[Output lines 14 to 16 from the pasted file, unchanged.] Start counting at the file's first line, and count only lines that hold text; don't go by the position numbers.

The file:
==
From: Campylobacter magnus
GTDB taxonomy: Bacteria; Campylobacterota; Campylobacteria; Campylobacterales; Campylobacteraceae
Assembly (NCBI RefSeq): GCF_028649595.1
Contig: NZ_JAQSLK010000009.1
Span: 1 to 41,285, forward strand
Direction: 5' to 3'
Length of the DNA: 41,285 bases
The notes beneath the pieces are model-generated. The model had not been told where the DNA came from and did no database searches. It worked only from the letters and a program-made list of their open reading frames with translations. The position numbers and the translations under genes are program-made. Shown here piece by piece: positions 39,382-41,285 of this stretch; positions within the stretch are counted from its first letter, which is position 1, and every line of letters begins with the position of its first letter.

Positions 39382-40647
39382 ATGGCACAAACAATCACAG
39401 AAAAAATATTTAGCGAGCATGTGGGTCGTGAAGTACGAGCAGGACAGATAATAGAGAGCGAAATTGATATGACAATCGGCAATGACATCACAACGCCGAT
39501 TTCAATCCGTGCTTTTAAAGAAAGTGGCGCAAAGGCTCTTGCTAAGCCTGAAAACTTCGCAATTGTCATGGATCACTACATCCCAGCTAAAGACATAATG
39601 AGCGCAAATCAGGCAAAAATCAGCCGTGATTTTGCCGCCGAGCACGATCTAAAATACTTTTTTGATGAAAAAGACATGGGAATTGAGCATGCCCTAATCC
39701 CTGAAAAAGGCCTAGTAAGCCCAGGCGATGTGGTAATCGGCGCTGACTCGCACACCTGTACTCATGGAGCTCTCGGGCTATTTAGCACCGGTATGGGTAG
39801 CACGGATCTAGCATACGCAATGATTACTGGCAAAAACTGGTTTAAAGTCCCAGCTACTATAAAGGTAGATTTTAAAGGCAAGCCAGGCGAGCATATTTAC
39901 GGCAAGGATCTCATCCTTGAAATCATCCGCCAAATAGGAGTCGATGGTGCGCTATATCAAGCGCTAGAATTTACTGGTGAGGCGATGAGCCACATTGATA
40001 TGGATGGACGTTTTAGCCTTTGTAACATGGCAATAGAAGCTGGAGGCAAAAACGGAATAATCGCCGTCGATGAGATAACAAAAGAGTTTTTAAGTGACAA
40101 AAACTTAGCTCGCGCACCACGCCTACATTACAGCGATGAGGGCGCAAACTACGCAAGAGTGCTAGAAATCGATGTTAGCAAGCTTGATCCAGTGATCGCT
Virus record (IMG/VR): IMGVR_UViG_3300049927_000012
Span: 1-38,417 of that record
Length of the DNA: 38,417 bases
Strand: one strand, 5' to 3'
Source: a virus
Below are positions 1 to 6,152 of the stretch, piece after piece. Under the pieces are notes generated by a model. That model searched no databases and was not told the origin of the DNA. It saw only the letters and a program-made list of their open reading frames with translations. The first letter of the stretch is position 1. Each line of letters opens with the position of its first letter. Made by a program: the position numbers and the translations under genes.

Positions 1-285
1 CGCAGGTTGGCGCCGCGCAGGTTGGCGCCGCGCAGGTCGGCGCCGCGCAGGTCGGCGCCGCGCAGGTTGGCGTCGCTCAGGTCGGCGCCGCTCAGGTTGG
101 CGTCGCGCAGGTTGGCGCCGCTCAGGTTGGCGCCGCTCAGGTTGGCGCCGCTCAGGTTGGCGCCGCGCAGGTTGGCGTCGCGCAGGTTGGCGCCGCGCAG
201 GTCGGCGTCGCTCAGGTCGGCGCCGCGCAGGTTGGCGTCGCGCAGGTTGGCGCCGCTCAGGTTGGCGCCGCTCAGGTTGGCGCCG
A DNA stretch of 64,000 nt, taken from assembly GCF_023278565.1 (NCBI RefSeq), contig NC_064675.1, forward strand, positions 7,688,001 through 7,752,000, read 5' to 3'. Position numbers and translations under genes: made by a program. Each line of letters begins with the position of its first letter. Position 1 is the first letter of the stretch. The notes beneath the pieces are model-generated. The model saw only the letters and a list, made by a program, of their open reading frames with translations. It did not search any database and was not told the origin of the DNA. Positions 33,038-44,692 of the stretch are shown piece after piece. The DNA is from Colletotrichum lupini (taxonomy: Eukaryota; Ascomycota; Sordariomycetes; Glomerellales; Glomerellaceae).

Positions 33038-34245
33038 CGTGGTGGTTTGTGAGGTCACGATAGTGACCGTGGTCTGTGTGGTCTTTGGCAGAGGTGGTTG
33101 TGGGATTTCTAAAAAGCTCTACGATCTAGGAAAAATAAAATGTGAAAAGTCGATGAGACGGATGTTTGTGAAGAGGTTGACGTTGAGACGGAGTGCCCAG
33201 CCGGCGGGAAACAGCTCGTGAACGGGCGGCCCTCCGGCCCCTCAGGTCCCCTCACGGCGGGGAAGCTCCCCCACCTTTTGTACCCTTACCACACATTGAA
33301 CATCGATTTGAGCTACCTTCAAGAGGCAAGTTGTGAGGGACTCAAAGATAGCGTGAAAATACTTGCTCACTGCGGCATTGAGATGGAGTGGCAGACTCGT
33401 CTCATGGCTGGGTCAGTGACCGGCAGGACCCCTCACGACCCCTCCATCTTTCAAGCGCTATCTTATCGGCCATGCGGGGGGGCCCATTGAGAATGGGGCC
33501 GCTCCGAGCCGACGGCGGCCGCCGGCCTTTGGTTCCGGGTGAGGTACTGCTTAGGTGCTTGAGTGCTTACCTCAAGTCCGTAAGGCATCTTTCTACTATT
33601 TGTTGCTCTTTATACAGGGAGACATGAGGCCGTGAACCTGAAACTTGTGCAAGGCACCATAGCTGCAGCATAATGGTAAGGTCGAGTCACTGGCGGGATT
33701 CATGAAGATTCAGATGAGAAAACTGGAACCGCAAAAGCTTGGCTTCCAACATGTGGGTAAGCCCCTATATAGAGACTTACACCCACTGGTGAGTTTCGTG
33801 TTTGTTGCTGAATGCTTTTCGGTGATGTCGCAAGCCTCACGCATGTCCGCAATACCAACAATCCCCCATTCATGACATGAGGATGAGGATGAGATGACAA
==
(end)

39701 CTGAAAAAGGCCTAGTAAGCCCAGGCGATGTGGTAATCGGCGCTGACTCGCACACCTGTACTCATGGAGCTCTCGGGCTATTTAGCACCGGTATGGGTAG
39801 CACGGATCTAGCATACGCAATGATTACTGGCAAAAACTGGTTTAAAGTCCCAGCTACTATAAAGGTAGATTTTAAAGGCAAGCCAGGCGAGCATATTTAC
39901 GGCAAGGATCTCATCCTTGAAATCATCCGCCAAATAGGAGTCGATGGTGCGCTATATCAAGCGCTAGAATTTACTGGTGAGGCGATGAGCCACATTGATA